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Saying anything about anything: Comments on Harle & Fensel

From: Tim Berners-Lee <timbl@w3.org>
Date: Tue, 21 Dec 1999 12:50:44 -0500
Message-ID: <001301bf4bdb$e85f1650$e5061812@ridge.w3.org>
To: <frankh@cs.vu.nl>, <dieter.fensel@aifb.uni-karlsruhe.de>
Cc: <www-rdf-interest@w3.org>
Comments on Harle & Fensel "Practical KR for the Web",
http://www.cs.vu.nl/~frankh/postscript/IJCAI99-III.html

The paper seems to illustrate a fundamental concept difference
between RDFS and object oriented systems which has been addressed before
but its worth going over again I guess to make sure we are in synch.

The authors start with a lament that "proposals from the AI community for
Web-based KR languages can hardly expect wide acceptance on the Web". They
seem to take this as an unfortunate but unalterable truth, without
addressing
the reason. Later, they may unwittingly provide one reason. They note that,

  "in RDFS, properties are defined globally and are not encapsulated as
attributes in class definitions.  Therefore, an anthology expressed in
Ontobroker can  only be expressed in RDFS by reifying the property names
with
class name suffixes. This is a rather disappointing feature which ignores
all of the lesson from object-oriented modeling in the past decade or
more."

Yes, this is a fundamental difference between RDFS and many systems which
are object-oriented in the sense that the set of properties is defined with
respect to a class. Thus, when a car has a color, the concept of car and the
concept of color are independent first class objects.  This is in fact a
fundamental aspect of the semantic web. The rule is that (technically)
"anyone can say anything about anything" means that properties (property
names) must
be first class objects. If the designed of the class "car"  didn't think of
color as being an interesting property of cars, then it becomes more
difficult for anyone to make statements about cars being red.  This is a
fundamental difference between a system designed in a tree-like and web-like
way. A nested tree-like design with tree-like scoping has great properties
for top-down design. So much of computer science is based upon it, that
integrating these systems with weblike systems could be a challenge, but I
think they will operate inside each other quite well.   The main problem is
the conceptual hurdle of getting out of the way we are used to using
language.

On the Semantic web, a type is a   set of constraints. You say something has
a type,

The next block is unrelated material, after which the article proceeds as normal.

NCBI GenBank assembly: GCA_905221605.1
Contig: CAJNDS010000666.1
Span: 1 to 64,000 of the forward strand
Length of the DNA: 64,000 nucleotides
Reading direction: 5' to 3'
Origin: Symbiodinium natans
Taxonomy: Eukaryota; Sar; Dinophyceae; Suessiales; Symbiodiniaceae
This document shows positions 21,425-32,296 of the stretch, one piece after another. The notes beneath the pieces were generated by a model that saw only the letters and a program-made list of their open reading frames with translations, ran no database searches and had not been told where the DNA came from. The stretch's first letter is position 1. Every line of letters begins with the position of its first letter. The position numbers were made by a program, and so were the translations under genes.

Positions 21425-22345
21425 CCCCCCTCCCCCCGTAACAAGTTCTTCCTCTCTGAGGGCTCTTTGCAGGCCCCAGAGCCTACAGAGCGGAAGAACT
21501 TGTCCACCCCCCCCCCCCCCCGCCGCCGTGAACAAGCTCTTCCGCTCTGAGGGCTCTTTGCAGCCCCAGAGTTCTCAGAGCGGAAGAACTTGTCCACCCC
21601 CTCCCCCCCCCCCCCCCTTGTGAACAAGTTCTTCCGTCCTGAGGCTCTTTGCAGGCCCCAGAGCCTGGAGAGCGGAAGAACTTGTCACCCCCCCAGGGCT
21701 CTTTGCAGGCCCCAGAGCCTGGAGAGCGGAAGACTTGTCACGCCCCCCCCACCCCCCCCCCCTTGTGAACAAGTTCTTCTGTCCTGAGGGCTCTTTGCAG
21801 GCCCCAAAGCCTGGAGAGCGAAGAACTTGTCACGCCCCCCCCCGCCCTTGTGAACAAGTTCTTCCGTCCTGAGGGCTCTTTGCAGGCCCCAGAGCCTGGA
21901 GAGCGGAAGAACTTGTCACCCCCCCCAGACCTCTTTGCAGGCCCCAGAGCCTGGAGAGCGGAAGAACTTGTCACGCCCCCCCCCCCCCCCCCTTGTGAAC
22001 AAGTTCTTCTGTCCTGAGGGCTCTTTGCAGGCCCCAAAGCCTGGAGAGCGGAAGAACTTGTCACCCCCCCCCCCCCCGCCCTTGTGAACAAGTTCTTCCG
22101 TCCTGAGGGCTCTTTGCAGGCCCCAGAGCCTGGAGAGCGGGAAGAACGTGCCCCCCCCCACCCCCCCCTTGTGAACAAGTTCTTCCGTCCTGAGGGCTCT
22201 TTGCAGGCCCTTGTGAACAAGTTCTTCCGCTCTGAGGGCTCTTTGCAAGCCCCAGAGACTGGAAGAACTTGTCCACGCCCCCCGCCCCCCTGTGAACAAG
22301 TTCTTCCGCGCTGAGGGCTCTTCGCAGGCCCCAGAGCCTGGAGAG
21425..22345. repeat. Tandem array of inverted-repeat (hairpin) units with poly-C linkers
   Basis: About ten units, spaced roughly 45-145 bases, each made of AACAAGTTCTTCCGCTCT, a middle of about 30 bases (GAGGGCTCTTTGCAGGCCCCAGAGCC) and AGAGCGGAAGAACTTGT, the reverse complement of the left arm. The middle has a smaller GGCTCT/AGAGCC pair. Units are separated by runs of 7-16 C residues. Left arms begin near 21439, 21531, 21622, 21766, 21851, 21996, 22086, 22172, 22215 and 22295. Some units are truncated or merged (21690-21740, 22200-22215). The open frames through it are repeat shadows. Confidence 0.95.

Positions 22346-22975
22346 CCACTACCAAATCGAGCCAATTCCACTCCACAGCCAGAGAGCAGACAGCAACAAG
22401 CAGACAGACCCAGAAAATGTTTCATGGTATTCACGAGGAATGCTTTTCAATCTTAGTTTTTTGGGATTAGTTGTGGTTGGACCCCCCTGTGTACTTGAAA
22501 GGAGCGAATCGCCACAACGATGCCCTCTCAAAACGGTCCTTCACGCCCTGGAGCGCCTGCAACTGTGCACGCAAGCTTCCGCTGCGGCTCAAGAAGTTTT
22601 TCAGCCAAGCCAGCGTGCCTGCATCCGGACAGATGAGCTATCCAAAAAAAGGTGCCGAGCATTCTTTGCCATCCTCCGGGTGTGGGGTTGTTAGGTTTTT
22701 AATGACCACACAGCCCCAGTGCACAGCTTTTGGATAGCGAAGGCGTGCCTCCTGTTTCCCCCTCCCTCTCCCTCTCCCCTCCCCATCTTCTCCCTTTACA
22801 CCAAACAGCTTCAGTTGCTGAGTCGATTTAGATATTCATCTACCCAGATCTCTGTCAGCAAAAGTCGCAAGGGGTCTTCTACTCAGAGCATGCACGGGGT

and that is an assertion which (if believed) allows people to deduce things
about it.   "Fred is a man" implies "Fred is a person". The person who
introduces the
concept of Fred often does it using a type to make a set of generic
assertions about Fred.
But you can't talk about "the class of Fred".  Other systems may not find
the "person" concept
useful, but note that in their ontology Fred is an employee and hence a
human, and so on.

Similarly, a class is not associated with variables.  You can't talk about
Fred "having"
an age which has been inherited because he is a human which is an animal
which has an age.
You can make some statements about "age" such as its uniqueness (if x has
age y and x has age z then y =  z). This allows you to use the phrase "the
age of Fred".  However, there is variable in the sense that Fred is invalid
unless his age is specified (as in a document type or form)  or that any
occurrence of Fred must be able to specify Fred's age (as in a public
variable of an object). There is nothing is the SWeb which talks about
reserving "slots" for variables.

It is conceptual differences like this which may have prevented AI and OO
stuff from spreading in a weblike way, and may make the technology take-up
by the web community difficult, which is where we came in.

Tim

________________________________________________
in no official capacity



Other comments on the paper
((They follow with an analysis of ways of dealing with "semistructured"
information - I am not sure whether they mea partially well defined (i.e.
partly
natural language and partly semantic) or weblike rather than tabular.
This is followed by a distinction between declarative machine-accessible
information and procedural information for extracting data which is not
machine-accessible.  This is a bit of a confusion, as of course both
procedural and declarative languages can be used in semantically
well-defined or indeed in fuzzy natural language situations.  But the
essential point is (for me) that when the filtering applied is declarative
filters are used, the rules themselves are part of the semantic web, and
open to analysis as any other semantic data.))

((There is a (2.1) a frightful suggestion to change the HTML META tag's
meaning so that the CONTENT attribute becomes a (local) URI for the content
rather than the content, in an attempt to address the "problem" of reuse of
t
same text in human and  machine-destined languages.  I currently think the
way to do this is to make the human-readable page a  function - e.g. in
XSLT-
of the semantic data))
Received on Tuesday, 21 December 1999 12:53:37 GMT

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